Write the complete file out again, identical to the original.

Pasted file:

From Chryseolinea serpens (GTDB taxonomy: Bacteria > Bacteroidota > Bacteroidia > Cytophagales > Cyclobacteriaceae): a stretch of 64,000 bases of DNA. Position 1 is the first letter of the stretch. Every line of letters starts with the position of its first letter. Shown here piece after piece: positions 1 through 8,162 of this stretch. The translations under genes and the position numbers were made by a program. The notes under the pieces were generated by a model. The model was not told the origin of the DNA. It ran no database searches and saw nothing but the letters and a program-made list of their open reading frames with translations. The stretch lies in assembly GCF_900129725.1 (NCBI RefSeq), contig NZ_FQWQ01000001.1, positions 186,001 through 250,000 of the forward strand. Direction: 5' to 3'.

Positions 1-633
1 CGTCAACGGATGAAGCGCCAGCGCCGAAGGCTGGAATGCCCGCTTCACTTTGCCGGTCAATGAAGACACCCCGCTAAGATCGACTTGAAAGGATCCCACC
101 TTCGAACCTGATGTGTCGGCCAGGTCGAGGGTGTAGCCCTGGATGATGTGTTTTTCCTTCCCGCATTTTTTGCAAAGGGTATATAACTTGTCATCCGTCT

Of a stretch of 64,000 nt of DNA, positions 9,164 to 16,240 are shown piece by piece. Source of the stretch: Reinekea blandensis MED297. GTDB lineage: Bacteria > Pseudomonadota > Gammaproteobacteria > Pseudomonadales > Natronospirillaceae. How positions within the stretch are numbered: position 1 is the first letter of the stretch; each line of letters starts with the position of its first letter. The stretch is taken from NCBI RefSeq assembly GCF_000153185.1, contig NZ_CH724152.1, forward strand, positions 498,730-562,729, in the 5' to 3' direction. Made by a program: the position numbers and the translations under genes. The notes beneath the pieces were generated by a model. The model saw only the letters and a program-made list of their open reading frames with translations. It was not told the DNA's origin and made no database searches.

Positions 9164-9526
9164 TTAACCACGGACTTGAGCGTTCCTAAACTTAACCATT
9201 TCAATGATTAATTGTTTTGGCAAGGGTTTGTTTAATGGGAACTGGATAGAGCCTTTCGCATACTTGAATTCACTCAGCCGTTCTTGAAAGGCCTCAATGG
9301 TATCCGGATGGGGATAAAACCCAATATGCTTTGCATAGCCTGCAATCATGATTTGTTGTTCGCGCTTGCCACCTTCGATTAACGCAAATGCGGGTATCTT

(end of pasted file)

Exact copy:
From Chryseolinea serpens (GTDB taxonomy: Bacteria > Bacteroidota > Bacteroidia > Cytophagales > Cyclobacteriaceae): a stretch of 64,000 bases of DNA. Position 1 is the first letter of the stretch. Every line of letters starts with the position of its first letter. Shown here piece after piece: positions 1 through 8,162 of this stretch. The translations under genes and the position numbers were made by a program. The notes under the pieces were generated by a model. The model was not told the origin of the DNA. It ran no database searches and saw nothing but the letters and a program-made list of their open reading frames with translations. The stretch lies in assembly GCF_900129725.1 (NCBI RefSeq), contig NZ_FQWQ01000001.1, positions 186,001 through 250,000 of the forward strand. Direction: 5' to 3'.

Positions 1-633
1 CGTCAACGGATGAAGCGCCAGCGCCGAAGGCTGGAATGCCCGCTTCACTTTGCCGGTCAATGAAGACACCCCGCTAAGATCGACTTGAAAGGATCCCACC
101 TTCGAACCTGATGTGTCGGCCAGGTCGAGGGTGTAGCCCTGGATGATGTGTTTTTCCTTCCCGCATTTTTTGCAAAGGGTATATAACTTGTCATCCGTCT

Of a stretch of 64,000 nt of DNA, positions 9,164 to 16,240 are shown piece by piece. Source of the stretch: Reinekea blandensis MED297. GTDB lineage: Bacteria > Pseudomonadota > Gammaproteobacteria > Pseudomonadales > Natronospirillaceae. How positions within the stretch are numbered: position 1 is the first letter of the stretch; each line of letters starts with the position of its first letter. The stretch is taken from NCBI RefSeq assembly GCF_000153185.1, contig NZ_CH724152.1, forward strand, positions 498,730-562,729, in the 5' to 3' direction. Made by a program: the position numbers and the translations under genes. The notes beneath the pieces were generated by a model. The model saw only the letters and a program-made list of their open reading frames with translations. It was not told the DNA's origin and made no database searches.

Positions 9164-9526
9164 TTAACCACGGACTTGAGCGTTCCTAAACTTAACCATT
9201 TCAATGATTAATTGTTTTGGCAAGGGTTTGTTTAATGGGAACTGGATAGAGCCTTTCGCATACTTGAATTCACTCAGCCGTTCTTGAAAGGCCTCAATGG
9301 TATCCGGATGGGGATAAAACCCAATATGCTTTGCATAGCCTGCAATCATGATTTGTTGTTCGCGCTTGCCACCTTCGATTAACGCAAATGCGGGTATCTT